• You cannot regulate both voltage and current simultaneously. So you need to decide which is more important: A constant current with a voltage limit, or a constant voltage with a current limit. You also need to supply a lot of other details, such as the voltage of your primary supply, the nature of the load (linear/nonlinear, capacitive/inductive/resistive) and where the control pulse comes from. How precise does the control need to be? Dec 8, 2015 at 15:29
• With such low current requirement, I would suggest using a linear circuit as a current source or sink. Since your question suggests a lack of knowledge and/or experience, I suggest you provide much more detail about what you are trying to do. What is the load? Why do you think it needs 1 mA? What is the overall system? Is it battery powered or??? Dec 8, 2015 at 17:37
• The lack of knowledge or experience is ultimately not the issue. It's the existence of multiple choices at once where a small detail makes a difference. I took the liberty to ask for support. All the specified requirements are based on calculations and simulations. Dec 9, 2015 at 15:44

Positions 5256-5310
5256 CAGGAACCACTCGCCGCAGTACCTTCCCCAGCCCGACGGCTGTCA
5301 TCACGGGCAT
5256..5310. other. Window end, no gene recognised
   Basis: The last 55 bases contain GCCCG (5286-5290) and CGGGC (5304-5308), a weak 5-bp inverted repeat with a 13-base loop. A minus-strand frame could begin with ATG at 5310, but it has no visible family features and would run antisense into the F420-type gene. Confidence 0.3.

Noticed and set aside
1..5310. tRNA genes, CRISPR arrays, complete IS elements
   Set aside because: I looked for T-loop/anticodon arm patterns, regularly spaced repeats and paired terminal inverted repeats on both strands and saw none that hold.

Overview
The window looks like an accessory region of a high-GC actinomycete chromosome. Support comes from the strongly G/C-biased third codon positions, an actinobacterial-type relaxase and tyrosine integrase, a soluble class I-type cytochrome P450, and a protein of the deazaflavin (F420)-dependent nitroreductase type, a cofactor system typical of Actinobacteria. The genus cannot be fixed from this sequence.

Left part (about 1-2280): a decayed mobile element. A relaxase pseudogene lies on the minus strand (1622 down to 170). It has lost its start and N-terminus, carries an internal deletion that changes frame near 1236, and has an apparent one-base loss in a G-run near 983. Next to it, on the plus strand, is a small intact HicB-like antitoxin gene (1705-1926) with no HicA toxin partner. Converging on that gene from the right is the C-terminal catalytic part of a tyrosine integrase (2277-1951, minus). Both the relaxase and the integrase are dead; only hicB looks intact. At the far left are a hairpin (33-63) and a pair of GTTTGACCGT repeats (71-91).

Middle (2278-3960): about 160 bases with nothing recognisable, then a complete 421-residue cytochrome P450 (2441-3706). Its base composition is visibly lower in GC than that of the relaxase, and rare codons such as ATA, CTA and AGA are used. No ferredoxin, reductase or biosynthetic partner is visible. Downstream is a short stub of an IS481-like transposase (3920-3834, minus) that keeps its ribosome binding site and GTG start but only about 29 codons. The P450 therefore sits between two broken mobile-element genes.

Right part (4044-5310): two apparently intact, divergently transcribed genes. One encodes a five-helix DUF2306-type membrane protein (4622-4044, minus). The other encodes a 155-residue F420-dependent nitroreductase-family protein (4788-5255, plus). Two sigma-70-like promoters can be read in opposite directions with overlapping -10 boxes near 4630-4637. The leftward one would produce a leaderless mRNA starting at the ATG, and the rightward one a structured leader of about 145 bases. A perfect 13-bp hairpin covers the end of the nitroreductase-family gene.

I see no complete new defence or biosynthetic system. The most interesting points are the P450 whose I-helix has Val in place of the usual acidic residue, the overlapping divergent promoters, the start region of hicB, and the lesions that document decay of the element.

If you have a device which is outputting pulses, its output can't be constant current because it's , well, pulsing...

However, you could easily push 1 milliampere pulses through a 2500 ohm load with 2.5 volt pulses from a voltage source if the load resistance and the pulse amplitudes didn't change.

• What i'm trying to say here is the current during the pulse is limited to 1mA and ~0 mA otherwise. The pulse control should act like a fast switch of power supply. Dec 9, 2015 at 14:51
• Thank you for you answer. A resistor limiting current would dissipate some power. That was my initial setup, I just wanted more efficiency. It seems it's a tradeoff of complexity/efficiency here. I'd go with the current limiting resistor as a last resort. Dec 9, 2015 at 15:32

If you use a simple buck converter (probably one that regulates output current for your application), the bandwidth of the control loop will generally be no more than a few hundred kHz. There is no way to get the output to pulse at microsecond rates with this approach.